To better acclimatise international students from India into institutions in Canada, it is important for post-secondary institutions to have a very robust student orientation programme.

International students from India should be encouraged to attend these sessions, to build familiarity with their programme, get to know other students and to become more familiar with their programme and faculty.

Colleges with large international student cohorts should consider the practice of delivering orientation abroad and should allow for social activities exclusively for international students after the completion of the full group orientation upon arrival in Canada.

Faculty and staff at post-secondary colleges in Canada should be informed about how the institution supports international students from India. In addition, other campus staff should be trained to provide the variety of services that are needed by international students from India, such as help with the challenges they face in comprehension.

In-service workshops should be provided for faculty, support staff and administrators during the course of the school year, detailing how to work with this student population.

Setting expectations while students are still in India would help in preparing students regarding service limitations on campus. For example, prospective students should be informed of lack of opportunities for financial assistance, the lack of off-campus employment due to demand and sparse on-campus employment.

It is also important to provide students with information related to the harsh Canadian winters, thus allowing students an opportunity to prepare for this experience.

Financial tuition payments are a concern for international students and, given the limited availability of scholarships, grants and assistantships for international students, most must rely on personal funding.

Therefore, it is advisable that institutions ensure that international students are given clear guidelines regarding tuition payments and increases.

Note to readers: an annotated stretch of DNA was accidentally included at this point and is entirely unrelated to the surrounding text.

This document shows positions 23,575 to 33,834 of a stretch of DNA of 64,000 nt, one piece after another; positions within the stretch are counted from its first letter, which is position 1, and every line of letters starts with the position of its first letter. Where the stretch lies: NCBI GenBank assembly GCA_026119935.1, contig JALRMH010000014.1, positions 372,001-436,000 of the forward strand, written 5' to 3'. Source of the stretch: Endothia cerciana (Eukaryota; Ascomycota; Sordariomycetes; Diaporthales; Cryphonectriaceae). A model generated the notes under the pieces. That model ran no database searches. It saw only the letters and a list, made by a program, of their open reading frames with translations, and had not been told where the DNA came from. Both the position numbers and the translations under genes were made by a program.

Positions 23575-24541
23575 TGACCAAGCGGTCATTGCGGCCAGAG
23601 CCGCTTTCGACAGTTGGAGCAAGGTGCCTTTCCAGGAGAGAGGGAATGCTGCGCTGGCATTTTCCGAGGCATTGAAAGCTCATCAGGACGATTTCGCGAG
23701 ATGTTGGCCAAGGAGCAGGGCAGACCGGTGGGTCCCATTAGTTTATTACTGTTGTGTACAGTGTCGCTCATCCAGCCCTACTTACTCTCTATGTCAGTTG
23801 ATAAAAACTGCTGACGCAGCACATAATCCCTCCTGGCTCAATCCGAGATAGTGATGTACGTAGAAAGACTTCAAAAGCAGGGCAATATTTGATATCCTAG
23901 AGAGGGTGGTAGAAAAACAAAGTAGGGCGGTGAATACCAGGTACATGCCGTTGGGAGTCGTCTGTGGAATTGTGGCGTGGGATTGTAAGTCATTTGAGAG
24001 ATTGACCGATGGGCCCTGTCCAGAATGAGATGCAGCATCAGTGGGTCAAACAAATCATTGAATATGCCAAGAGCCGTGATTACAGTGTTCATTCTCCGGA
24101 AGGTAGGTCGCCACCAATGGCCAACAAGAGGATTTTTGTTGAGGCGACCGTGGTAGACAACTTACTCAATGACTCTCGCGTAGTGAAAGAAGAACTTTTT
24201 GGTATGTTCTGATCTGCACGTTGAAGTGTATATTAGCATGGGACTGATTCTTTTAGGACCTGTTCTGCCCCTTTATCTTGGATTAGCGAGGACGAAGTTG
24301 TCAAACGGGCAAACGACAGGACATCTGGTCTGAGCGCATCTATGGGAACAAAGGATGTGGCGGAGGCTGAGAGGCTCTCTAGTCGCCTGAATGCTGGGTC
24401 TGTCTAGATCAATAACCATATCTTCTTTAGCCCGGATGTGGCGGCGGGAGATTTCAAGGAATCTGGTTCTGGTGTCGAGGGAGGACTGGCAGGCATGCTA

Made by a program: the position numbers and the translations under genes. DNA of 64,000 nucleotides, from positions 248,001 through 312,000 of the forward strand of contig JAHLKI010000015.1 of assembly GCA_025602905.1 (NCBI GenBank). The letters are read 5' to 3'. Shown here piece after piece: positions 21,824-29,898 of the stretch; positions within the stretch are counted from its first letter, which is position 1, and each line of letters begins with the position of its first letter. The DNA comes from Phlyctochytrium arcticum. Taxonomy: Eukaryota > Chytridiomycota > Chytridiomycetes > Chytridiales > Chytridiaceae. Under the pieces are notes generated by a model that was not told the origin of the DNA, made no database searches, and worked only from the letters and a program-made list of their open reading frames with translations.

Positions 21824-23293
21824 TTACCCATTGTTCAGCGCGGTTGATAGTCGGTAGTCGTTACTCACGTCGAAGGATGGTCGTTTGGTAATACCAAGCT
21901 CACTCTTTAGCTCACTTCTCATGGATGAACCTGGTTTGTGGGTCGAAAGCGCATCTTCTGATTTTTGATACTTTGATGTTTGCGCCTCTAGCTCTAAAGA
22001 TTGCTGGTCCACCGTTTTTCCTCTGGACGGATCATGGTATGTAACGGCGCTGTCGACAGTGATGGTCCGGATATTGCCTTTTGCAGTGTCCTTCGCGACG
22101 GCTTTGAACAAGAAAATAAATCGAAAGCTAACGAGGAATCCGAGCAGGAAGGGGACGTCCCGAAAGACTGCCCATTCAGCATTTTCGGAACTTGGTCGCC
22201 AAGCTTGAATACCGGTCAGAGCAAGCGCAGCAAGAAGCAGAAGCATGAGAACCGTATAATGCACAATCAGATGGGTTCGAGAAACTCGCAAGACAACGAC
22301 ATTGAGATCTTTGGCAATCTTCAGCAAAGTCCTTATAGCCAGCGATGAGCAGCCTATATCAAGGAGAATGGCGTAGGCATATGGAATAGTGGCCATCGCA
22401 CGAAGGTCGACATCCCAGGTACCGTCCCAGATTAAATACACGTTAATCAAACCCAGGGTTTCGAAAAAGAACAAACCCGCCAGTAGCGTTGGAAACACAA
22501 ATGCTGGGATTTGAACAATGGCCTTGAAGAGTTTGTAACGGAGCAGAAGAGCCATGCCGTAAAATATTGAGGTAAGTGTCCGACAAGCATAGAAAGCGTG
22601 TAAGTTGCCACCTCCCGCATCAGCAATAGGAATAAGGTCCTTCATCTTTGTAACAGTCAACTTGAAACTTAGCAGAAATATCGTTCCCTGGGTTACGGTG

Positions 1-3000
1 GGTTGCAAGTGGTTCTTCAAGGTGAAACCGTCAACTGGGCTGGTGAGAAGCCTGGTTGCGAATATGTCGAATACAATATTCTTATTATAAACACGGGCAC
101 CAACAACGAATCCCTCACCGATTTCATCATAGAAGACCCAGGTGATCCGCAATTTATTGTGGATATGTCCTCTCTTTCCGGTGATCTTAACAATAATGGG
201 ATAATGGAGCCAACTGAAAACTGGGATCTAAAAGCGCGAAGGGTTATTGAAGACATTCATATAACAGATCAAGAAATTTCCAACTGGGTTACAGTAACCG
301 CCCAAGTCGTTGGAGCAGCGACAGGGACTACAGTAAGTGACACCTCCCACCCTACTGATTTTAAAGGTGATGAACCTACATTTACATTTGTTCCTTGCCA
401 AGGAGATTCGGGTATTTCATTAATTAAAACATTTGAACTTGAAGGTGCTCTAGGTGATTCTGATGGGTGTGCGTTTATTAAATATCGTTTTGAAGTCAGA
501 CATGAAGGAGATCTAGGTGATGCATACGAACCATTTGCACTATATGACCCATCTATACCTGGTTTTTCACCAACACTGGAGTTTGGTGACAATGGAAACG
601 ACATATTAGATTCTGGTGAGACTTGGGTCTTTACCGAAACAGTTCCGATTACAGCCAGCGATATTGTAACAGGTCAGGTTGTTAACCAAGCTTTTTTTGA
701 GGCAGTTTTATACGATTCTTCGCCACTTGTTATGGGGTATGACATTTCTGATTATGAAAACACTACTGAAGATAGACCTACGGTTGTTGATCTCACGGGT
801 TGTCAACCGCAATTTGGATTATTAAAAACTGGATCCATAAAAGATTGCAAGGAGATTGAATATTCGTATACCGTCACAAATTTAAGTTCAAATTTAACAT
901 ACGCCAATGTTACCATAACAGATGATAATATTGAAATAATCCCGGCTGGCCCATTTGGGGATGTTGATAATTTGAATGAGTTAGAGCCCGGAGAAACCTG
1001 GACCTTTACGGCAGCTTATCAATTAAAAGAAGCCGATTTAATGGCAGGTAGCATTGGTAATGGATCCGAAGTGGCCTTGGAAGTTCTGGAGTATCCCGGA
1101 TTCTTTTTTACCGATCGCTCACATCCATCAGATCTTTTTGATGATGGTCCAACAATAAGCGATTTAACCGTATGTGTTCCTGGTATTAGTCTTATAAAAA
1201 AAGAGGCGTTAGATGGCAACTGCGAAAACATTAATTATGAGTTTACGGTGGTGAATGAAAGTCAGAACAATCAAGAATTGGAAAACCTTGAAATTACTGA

International students from India have difficulty getting to and from campus due to a lack of convenient transportation options. Some ideas to alleviate the situation include the following:
  • • Colleges could start a ‘safe ride’ service that provides taxi pick-up anywhere within the institution’s city limits and delivery to a student’s residence. This service would be available to students at night through to the early morning.
  • • The college could offer a list of students that drive and are willing to offer carpooling services to international students from India.
  • • Colleges could start offering a shuttle bus service should they have more than one location.
Finally, programmes and activities organised on campus should celebrate the diversity of cultures. Colleges should provide more education about Indian culture.

It is important to include this student population when developing and implementing campus diversity initiatives.

By offering and implementing a variety of campus policies and activities, the college can acknowledge its willingness to embrace difference and encourage students and staff to examine what mainstream culture means to them and to better understand their assumptions.

* Maher Ghalayini is associate dean in the school of applied health at Sheridan College in Canada.